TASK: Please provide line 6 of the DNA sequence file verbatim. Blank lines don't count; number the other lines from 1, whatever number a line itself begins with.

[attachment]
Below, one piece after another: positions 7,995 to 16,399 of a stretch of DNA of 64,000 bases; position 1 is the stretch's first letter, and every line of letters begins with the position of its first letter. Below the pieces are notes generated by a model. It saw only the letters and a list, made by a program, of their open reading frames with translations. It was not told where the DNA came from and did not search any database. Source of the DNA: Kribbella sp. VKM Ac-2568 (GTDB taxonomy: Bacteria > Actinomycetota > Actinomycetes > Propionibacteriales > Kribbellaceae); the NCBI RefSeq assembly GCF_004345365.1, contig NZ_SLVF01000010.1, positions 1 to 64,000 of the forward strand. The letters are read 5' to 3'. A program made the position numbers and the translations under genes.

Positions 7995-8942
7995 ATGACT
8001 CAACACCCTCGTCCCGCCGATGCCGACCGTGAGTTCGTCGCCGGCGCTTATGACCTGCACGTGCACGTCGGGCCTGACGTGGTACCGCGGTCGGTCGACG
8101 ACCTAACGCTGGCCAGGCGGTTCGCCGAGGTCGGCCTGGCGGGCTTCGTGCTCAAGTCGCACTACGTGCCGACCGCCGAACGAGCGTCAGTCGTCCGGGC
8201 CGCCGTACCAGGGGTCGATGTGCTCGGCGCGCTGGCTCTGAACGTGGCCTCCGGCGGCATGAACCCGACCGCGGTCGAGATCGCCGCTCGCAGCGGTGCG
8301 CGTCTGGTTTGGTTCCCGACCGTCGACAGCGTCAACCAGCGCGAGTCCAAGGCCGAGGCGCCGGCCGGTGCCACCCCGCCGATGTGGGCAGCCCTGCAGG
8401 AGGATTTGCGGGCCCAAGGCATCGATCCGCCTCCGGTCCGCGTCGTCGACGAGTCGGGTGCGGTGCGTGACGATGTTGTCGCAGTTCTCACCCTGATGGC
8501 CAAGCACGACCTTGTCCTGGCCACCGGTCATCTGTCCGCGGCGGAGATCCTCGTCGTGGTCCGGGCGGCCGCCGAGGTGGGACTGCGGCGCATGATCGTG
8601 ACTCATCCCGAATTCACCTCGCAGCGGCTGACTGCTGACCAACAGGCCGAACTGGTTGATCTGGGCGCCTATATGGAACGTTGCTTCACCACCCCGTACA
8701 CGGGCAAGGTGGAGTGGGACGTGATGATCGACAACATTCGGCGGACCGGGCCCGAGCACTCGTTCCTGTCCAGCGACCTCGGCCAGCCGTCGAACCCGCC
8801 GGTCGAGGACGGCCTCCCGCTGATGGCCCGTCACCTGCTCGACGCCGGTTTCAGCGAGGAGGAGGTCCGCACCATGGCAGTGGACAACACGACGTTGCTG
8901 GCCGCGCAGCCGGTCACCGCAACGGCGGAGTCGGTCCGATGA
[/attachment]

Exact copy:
8201 CGCCGTACCAGGGGTCGATGTGCTCGGCGCGCTGGCTCTGAACGTGGCCTCCGGCGGCATGAACCCGACCGCGGTCGAGATCGCCGCTCGCAGCGGTGCG